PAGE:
The endorsement of a celebrity or social media "influencer" can be a valuable tool for companies seeking to instantaneously advertise to the millions of individuals who follow a popular influencer. Companies pay very handsomely for these endorsements, with some celebrities earning over $1 Million per post. However, this explosion in paid endorsements and influencer marketing has led to the Federal Trade Commission ("FTC") cracking down on misleading ads where influencers fail to disclose their relationship with the promoted companies. Given the potential for large fines and negative press, companies must be aware of their obligations to ensure that their influencer marketing campaigns comply with applicable law.
How Should Companies Protect Themselves?
Best Practices for Influencer Marketing
There are several simple steps that companies can take to ensure that they do not run afoul of regulations enforced by the FTC, attorneys general, and other regulators. First and foremost, advertisers should consult published FTC guidance on this subject as they develop their influencer marketing policy.
To be protected, companies should enter into Influencer Marketing Agreements with each of their subject influencers/celebrity endorsers. By agreeing on the duties and responsibilities of both the company and the influencer well before the first post is published, errors are far less likely to occur. These agreements should cover everything from compensation to the content and placement of disclosures in social media posts. Entering into these agreements, alone, is not sufficient. Companies must also monitor influencers' social media posts and take action when these agreements are not complied with.
Disclosure is a critical part of any social media influencer advertisement. The FTC requires the disclosure of any financial, employment, personal, or family relationship between a brand and its influencers. Because these relationships are not limited to those where the influencer was paid, it is wise to always err on the side of transparency. In any post, the necessary disclosures must be clearly and conspicuously displayed. For Instagram posts, which are generally viewed on mobile phones, it is always best to feature the disclosure early in the post. This ensures that the disclosure is not truncated or hidden under the "more" button.
Recent FTC Action Serves as a Cautionary Tale
On March 5, 2020, the FTC commenced an enforcement action against Teami, LLC ("Teami"), a Florida-based company that markets, advertises, and distributes detox teas and skincare products. In addition to alleging that Teami's marketing materials contained materially misleading claims as to the supposed health benefits of Teami products, the FTC also alleged that Teami improperly employed social media influencers to market its products.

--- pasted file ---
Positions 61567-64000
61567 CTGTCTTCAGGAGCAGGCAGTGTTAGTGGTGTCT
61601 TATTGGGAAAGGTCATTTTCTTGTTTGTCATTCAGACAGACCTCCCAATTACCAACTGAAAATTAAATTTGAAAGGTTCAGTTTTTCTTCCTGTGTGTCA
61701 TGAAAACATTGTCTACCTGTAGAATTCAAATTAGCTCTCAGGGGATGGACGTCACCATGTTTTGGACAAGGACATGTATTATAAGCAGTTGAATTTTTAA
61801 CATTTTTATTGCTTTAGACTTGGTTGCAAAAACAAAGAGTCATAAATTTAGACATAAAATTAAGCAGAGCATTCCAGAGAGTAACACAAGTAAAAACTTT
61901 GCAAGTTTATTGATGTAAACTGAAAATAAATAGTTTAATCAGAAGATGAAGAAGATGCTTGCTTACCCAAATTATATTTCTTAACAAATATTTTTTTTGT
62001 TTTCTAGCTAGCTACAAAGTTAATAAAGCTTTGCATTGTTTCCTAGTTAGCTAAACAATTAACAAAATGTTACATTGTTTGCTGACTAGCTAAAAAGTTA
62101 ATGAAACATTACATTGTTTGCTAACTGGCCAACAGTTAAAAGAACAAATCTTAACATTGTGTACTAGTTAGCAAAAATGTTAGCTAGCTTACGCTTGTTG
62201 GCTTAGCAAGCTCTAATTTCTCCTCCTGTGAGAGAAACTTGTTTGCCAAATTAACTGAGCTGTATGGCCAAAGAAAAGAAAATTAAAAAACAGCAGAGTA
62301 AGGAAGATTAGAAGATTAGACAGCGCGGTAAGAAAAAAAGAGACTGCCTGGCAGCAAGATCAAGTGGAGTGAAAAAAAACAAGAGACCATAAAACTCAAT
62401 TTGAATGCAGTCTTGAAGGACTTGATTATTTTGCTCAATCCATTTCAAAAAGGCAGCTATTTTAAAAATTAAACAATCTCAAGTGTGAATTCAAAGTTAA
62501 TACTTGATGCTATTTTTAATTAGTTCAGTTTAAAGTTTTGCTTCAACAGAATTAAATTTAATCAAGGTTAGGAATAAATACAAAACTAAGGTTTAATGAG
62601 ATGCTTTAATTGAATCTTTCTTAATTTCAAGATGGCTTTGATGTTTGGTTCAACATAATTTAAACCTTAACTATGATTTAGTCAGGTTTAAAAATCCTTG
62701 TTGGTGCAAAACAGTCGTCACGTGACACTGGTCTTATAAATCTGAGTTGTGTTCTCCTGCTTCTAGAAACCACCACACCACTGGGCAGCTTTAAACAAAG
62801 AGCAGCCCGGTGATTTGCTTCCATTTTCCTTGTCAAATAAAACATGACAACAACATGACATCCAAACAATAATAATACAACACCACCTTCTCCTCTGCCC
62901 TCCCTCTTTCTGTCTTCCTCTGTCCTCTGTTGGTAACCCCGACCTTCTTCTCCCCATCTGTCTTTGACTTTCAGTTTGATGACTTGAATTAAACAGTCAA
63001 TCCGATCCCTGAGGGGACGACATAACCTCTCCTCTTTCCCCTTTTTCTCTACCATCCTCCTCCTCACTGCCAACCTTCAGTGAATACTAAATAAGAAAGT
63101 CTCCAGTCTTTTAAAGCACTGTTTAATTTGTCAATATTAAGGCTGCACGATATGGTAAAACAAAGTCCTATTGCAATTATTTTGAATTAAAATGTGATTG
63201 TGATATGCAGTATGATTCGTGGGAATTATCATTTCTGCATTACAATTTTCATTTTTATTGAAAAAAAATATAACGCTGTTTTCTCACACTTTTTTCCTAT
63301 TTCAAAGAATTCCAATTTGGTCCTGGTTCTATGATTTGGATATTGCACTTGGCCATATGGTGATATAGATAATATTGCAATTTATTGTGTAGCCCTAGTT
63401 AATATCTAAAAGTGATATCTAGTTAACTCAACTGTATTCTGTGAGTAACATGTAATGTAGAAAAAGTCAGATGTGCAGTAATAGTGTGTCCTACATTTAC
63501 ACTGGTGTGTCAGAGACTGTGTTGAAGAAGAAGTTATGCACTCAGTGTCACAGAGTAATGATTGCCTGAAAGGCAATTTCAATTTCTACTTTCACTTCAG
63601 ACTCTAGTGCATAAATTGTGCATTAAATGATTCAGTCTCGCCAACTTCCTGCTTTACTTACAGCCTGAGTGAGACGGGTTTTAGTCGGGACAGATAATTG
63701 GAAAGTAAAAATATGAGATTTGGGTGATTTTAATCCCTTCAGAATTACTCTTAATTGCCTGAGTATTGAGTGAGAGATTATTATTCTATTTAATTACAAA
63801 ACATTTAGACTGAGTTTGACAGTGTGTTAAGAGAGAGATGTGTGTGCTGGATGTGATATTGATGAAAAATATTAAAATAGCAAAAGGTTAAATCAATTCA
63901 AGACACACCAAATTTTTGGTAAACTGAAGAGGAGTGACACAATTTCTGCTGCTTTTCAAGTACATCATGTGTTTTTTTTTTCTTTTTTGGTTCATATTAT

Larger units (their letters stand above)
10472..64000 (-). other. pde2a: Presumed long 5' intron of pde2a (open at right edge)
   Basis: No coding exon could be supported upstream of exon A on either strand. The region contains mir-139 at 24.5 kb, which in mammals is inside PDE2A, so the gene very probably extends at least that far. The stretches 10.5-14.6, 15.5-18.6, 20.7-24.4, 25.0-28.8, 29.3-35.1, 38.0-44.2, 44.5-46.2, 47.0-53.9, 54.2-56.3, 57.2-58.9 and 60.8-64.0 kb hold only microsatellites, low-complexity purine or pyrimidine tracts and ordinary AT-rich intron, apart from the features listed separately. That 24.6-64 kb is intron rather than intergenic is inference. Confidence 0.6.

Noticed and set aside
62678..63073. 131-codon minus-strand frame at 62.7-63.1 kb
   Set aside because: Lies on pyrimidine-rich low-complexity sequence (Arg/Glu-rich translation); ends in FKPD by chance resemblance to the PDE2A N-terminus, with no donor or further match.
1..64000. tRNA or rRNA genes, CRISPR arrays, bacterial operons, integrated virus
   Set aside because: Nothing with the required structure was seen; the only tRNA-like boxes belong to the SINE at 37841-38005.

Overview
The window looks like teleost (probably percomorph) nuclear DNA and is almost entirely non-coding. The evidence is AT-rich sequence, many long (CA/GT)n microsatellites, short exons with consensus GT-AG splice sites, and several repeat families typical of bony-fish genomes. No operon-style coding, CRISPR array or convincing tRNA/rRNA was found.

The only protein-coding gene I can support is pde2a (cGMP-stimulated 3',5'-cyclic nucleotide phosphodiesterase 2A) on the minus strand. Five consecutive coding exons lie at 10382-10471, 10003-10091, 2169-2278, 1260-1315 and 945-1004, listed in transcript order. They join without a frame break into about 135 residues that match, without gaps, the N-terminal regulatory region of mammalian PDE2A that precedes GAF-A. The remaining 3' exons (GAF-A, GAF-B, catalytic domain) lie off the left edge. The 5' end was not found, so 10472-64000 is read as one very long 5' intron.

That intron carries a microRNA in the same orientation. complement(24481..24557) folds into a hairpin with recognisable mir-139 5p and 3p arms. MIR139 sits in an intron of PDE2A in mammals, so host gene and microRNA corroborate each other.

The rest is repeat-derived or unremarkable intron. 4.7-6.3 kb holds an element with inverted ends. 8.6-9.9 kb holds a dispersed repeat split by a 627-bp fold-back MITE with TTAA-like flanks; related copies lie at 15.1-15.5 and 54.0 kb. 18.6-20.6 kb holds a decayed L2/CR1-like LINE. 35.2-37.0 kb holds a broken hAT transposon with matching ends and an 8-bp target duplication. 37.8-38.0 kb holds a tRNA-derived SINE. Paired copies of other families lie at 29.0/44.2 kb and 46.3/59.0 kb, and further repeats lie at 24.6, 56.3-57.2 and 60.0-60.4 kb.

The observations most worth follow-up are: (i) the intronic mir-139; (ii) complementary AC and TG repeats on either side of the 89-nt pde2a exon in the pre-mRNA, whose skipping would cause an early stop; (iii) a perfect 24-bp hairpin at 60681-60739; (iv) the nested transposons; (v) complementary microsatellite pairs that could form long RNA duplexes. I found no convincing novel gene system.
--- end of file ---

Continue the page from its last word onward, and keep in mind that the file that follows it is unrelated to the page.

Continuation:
Prior to bringing suit, the FTC advised Teami that some of its influencer endorsements on social media did not properly disclose the influencer relationship with Teami. After it was contacted by the FTC, Teami implemented a social media policy, which instructed influencers to "ensure that all posts for which you receive free products or any type of compensation as an inducement to make the post . . . [u]se hashtags or words that clearly let the public know of the connection between you and Teami." The policy further required that all disclosures made on Instagram appear in the first part of an influencer's post so that they could be seen without a user needing to click the "more" button.
Although Teami claimed that it had disseminated its new policy to its social media influencers, the FTC alleged that its influencers continued to promote Teami products in posts that failed to comply with FTC requirements. Instagram posts published by well-known influencers paid by Teami to endorse its products included endorsements within the photos themselves (by clearly showing a Teami-branded product) or within the first two or three lines of the post's caption. However, many of the endorsement disclosures were hidden in text behind the "more" button. Teami's well-known endorsers included Cardi B, Jordan Sparks, Kylie Jenner, and Demi Lovato.
On the same day that the complaint was filed, Teami and the FTC filed a joint stipulated order for a permanent injunction and monetary judgment. The order (which must be approved by the court): 1) requires clear and conspicuous disclosures of any unexpected material connection in all future Teami influencer marketing; 2) mandates endorser monitoring requirements that Teami must follow in future social media marketing; and 3) imposes a $15.2 million judgment—constituting the total sales of the products at issue. However, that judgment will be suspended upon payment of $1 million, based on Teami's inability to pay the full judgment amount.
As readers of this blog know, the steep penalties faced by Teami are not uncommon. The FTC and state attorneys general frequently investigate and prosecute companies for deceptive influencer marketing practices. Accordingly, it is important that companies work with experienced marketing attorneys to guide them through state and federal consumer protection laws in order to avoid regulatory trouble.
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